“How much?” the fellow asked.
“I think that one is $300, but I’ve had it for a while, so I’ll let you have it for $250.”” Burt replied.
“You’ve got a deal, if I like it,” the man replied as he was leaving.
When the guy was out the door, Burt turned to me and said “Jim, you’re going to have to excuse me. I’ve got about 18 hours to paint an antelope.”
And he did. He could do that. He worked long into the night, and when I came by at 9 the next morning, there it was, on an easel in the lobby, the watercolors nearly dry. And it was spectacular. I wish I could show it to you, but the guy came by and bought it, so no prints were ever made of it. He did another antelope painting though, this one in winter, and you can see it on his website, which I hope his son Craig is now operating until the paintings and prints are all gone. Burt was a darned good artist. Really good at wildlife. I have an original on my wall of Sandhill Cranes landing in a field. It is in a place of honor in our dining room.
Burt was one of the few of my friends who actually chose to do letters to communicate instead of e-mails. Burt was as gifted a writer as he was a painter and I saved some of them because of the quality of the writing. The last one I got was last summer, and I could tell it was a troubling time in his life (although he was 75 years old, and troubles are easy to accumulate at that age).
“I tried to answer the e-mail you sent me this spring but my virus ware wouldn’t let me open the attachment, and then when I sent a text to reply to the text message it said it was undeliverable,” he wrote (technology passed Burt by a few years ago). “I was going through a lot of medical shit at the time and didn’t try again. I finally got some of your numbers from Slim (Gary Williamson). Since Christmas I’ve been doing nothing but going back and forth from Socorro to the VA in Albuquerque. Everything from A fib, irregular heart beat, to kidney stones to blood in my stool. I’ve had EKG’s, echocardiograms, stress tests, colonoscopies and much more. I made it through it all and got lucky as far as anything terminal. So I’m back in the world for now.”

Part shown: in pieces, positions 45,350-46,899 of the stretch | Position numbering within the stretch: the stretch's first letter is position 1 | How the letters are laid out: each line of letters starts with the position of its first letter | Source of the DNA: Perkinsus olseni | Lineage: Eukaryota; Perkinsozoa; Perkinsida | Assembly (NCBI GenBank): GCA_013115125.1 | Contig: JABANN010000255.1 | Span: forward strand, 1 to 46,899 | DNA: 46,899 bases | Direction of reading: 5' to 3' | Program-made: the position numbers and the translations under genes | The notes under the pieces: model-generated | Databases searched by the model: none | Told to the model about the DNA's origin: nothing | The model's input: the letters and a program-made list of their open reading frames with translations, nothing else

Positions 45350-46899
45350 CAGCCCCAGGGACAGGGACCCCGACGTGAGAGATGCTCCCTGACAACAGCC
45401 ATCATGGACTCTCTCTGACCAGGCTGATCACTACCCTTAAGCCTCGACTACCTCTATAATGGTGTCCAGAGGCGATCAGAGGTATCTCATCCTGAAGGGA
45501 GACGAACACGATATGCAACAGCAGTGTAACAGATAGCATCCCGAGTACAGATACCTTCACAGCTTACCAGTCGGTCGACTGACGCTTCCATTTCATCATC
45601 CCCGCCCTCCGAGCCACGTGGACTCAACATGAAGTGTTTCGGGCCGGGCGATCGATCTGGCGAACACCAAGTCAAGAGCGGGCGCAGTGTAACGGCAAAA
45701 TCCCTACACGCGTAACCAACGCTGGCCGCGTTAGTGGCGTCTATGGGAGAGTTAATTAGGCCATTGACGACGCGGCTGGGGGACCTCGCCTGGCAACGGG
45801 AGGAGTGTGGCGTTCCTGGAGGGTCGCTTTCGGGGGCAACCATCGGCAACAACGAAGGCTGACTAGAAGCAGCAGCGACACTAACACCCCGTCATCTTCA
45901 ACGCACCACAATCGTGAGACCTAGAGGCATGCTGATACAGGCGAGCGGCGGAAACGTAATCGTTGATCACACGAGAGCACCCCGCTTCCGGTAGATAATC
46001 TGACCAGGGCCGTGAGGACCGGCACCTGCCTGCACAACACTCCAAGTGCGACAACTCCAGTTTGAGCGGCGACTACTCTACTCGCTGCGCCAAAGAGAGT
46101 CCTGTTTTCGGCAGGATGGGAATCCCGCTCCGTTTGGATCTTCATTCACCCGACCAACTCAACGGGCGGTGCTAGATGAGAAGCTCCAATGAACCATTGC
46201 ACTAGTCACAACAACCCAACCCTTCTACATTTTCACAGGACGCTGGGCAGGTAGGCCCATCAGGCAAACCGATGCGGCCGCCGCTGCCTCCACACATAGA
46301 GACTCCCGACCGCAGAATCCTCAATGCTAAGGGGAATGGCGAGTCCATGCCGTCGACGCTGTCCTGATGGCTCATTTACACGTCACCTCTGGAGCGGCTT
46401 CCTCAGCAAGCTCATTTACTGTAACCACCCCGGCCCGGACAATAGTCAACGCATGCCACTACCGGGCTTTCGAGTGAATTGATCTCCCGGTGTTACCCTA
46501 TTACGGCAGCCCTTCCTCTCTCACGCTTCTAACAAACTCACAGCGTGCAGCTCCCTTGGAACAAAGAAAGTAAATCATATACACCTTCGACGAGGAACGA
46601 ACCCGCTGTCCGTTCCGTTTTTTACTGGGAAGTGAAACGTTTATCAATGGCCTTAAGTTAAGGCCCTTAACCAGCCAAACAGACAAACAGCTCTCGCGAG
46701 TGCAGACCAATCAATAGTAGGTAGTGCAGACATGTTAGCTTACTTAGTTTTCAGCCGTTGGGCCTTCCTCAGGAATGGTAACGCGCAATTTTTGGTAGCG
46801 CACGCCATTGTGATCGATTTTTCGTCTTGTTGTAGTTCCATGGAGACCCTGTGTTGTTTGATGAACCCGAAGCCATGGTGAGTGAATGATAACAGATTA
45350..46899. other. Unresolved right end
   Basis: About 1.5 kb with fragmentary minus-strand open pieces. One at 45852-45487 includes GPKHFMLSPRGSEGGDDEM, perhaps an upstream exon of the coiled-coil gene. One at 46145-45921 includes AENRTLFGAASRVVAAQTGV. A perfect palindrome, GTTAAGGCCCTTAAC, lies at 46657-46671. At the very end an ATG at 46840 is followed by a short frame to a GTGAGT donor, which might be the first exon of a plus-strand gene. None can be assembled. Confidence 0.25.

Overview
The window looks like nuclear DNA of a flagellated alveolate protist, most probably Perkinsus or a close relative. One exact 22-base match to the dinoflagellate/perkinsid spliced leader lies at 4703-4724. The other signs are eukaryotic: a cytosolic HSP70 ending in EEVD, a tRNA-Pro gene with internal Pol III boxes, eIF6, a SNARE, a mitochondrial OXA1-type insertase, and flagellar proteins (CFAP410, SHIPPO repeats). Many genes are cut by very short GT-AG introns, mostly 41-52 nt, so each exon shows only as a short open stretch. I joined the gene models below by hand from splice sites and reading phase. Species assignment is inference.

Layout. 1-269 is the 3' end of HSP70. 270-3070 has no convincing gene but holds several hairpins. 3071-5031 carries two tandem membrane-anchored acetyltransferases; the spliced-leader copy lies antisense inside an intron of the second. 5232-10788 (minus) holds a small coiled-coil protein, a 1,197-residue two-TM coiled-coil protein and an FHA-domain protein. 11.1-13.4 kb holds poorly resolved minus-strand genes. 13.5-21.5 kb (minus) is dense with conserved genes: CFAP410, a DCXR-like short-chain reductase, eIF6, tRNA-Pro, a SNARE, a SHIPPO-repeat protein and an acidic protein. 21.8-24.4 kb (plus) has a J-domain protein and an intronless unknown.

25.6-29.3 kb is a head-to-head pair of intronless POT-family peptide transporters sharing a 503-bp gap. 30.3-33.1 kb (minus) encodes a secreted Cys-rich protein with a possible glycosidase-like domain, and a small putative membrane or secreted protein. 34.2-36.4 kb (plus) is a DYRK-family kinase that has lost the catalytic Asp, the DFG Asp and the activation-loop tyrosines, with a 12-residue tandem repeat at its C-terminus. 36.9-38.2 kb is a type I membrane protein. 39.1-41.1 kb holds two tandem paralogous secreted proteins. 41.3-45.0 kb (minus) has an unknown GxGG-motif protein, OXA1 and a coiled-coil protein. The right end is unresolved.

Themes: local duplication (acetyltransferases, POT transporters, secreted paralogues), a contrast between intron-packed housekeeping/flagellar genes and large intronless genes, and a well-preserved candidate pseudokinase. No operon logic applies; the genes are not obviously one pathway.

But later in his rambling letter he wrote “I’m still active in the arts to a degree. Enclosed my latest Smoke and Mirrors Gallery profile. Looks good, but my ship has never really come in, so I struggle away here in the desert. Soon it won’t make much difference.”
I puzzled over that last sentence for a while, then put the letter aside. He said he would give me a call when he came in the fall to hunt, but that call never came. I guess he must have known about the cancer then but decided not to tell me. He was pretty isolated out there in the desert, and he probably never told anyone. There was a lot of stoicism in that guy—he was not a whiner.
Burt’s website is still active—I’m guessing his son Craig is looking after it. There’s a good bit of art on display there, but there’s no way, that I can find, to buy it online. I laugh every time I look at it. There’s a page labeled “Testimonials,” but when you click on it, you go to a page with a big headline that says Testimonials, and then, under that, in small type, it says “No testimonials yet.” I’ll update this blog if I find out how to buy Burt’s stuff, in case you’re interested.
Burt Calkins was one cool dude. I can’t say that I will miss him, because we spent very little time together the last ten years or so. But the world will miss him.